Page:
Study Finds Link Between Air Quality And Cardiovascular Problems At Beijing Olympics
Connie K. Ho for RedOrbit.com
While the corruption of Chinese official Bo Xilai and the escape of blind dissident Chen Guangcheng have captured mainstream news headlines, a medical discovery revolving around the air quality at the 2008 Beijing Olympics has recently been publicized. Breakthrough research by the University of Southern California, in collaboration with other campuses, has found biological evidence that links short-term reductions in air pollution to improvements in cardiovascular health.
Their study was based on the $17 billion environmental cleanup, the shutdown of factories, and limitations set on car traffic from July 20, 2008 to September 17, 2008 to encompass the Olympics and Paralympics.
“Air pollution is a risk factor for cardiovascular diseases (CVD), but the mechanisms by which air pollution leads to CVD is not well understood. Hypothesized mechanisms with associated biomarkers include systemic inflammation and thrombosis or endothelial [thin layer of cells that line the heart and certain vessels and cavities within the body] dysfunction,” explained the authors in the background information section of the article. “As a condition for hosting the 2008 Olympic Games, the Chinese government agreed to temporarily and substantially improve air quality in Beijing for the Olympics and subsequent Paralympics. This provided a unique opportunity to use a quasi-experimental design in which exposures and biomarkers were measured at baseline (pre-Olympics), following a change in pollution (during-Olympics), and then repeated after an expected return to baseline (post-Olympics).”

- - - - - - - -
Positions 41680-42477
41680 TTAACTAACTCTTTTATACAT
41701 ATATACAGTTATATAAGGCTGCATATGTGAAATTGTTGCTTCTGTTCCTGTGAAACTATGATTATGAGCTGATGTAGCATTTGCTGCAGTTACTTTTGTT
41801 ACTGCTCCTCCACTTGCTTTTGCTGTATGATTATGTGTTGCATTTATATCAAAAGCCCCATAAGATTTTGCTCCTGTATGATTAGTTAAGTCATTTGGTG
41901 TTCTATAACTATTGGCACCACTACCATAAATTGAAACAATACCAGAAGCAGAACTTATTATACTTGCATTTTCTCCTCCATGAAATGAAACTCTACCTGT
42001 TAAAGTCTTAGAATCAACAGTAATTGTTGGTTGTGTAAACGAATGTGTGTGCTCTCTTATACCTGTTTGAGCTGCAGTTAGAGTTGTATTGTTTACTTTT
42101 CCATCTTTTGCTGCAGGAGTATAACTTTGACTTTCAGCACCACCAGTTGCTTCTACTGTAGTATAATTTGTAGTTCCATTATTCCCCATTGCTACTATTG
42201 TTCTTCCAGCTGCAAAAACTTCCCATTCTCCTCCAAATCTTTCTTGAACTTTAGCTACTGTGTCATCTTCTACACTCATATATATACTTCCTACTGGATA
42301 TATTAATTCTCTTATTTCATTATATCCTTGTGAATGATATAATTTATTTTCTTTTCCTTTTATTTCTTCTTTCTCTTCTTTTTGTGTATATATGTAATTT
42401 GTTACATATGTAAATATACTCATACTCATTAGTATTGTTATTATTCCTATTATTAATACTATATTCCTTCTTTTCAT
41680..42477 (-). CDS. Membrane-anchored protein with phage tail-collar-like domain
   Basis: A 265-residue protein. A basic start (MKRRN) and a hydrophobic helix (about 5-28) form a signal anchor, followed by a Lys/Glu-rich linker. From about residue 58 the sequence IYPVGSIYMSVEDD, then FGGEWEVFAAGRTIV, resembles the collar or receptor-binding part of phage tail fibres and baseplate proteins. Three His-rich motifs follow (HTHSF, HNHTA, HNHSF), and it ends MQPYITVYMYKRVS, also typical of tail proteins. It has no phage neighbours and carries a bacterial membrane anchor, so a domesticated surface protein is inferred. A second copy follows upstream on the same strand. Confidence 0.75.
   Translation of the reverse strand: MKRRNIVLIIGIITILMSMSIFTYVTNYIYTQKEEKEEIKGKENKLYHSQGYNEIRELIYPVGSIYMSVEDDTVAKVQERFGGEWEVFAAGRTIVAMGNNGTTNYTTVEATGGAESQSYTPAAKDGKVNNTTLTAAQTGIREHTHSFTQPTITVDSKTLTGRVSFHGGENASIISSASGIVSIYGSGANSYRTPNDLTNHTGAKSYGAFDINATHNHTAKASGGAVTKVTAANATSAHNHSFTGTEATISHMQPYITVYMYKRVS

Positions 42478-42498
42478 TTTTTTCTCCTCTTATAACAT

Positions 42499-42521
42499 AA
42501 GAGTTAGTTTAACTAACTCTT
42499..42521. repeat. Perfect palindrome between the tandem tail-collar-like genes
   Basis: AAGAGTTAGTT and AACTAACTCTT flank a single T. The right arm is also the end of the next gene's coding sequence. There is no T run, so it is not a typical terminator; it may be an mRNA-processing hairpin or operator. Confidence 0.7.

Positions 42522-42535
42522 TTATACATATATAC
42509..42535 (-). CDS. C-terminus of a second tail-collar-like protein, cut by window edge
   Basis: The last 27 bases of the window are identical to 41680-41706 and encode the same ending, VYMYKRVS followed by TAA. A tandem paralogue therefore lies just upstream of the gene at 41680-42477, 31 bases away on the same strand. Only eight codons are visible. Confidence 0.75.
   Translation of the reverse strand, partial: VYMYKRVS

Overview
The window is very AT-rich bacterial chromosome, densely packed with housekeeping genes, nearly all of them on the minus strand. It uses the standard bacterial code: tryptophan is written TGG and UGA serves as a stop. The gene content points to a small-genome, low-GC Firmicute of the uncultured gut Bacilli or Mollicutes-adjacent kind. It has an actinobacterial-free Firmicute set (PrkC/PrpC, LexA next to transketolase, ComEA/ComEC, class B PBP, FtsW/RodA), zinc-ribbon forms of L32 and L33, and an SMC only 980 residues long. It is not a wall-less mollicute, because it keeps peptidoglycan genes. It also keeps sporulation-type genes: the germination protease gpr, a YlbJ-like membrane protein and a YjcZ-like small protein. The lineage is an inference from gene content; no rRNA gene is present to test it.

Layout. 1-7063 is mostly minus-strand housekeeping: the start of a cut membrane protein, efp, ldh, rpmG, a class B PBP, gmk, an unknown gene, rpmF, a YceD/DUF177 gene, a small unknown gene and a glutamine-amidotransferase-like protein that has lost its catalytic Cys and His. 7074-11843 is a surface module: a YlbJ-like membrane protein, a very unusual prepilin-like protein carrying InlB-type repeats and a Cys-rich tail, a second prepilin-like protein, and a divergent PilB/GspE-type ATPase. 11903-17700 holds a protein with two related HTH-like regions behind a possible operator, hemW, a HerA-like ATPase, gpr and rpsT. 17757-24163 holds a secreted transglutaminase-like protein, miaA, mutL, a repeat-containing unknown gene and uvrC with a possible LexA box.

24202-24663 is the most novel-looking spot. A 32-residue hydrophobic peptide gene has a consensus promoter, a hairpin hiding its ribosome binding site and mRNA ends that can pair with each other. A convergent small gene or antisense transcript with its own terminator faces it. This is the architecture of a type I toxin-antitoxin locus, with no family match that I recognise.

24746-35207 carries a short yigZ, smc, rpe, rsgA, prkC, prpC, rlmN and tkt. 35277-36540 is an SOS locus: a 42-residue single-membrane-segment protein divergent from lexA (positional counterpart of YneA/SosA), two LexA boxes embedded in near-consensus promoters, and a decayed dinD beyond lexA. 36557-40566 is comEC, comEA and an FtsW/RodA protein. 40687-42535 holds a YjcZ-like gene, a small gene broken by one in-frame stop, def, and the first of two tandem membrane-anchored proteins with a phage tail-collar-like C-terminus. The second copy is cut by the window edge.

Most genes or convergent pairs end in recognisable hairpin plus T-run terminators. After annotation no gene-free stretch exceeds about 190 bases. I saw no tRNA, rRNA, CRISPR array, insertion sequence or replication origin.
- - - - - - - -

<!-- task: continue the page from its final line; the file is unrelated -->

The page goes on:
The study has been published in this week´s issue of the Journal of the American Medical Association (JAMA) with the theme of global health.
“We believe this is the first major study to clearly demonstrate that changes in air pollution exposure affect cardiovascular disease mechanisms in healthy, young people,” noted Dr. Junfeng (Jim) Zhang, senior author of the study as well as professor of environmental and global health at the Keck School of Medicine of USC, in a prepared statement.
Researchers from the University of Rochester, University of Medicine and Dentistry of New Jersey, and Peking University in Beijing assisted Zhang in his research. Their group of participants consisted of 125 male and female resident doctors who never smoked, were disease free, and worked at a central Beijing hospital. The participants visited the clinic six times: twice before the air pollution controls were instated, twice while the pollution controls were used, and twice after the games had completed.
“Beijing is one of the most polluted cities in the world, and the Chinese government had proposed to reduce pollution levels to be comparable to other Olympic host cities,” Zhang commented in the statement. “We wanted to take advantage of such a huge intervention and look at what happens to people biologically.”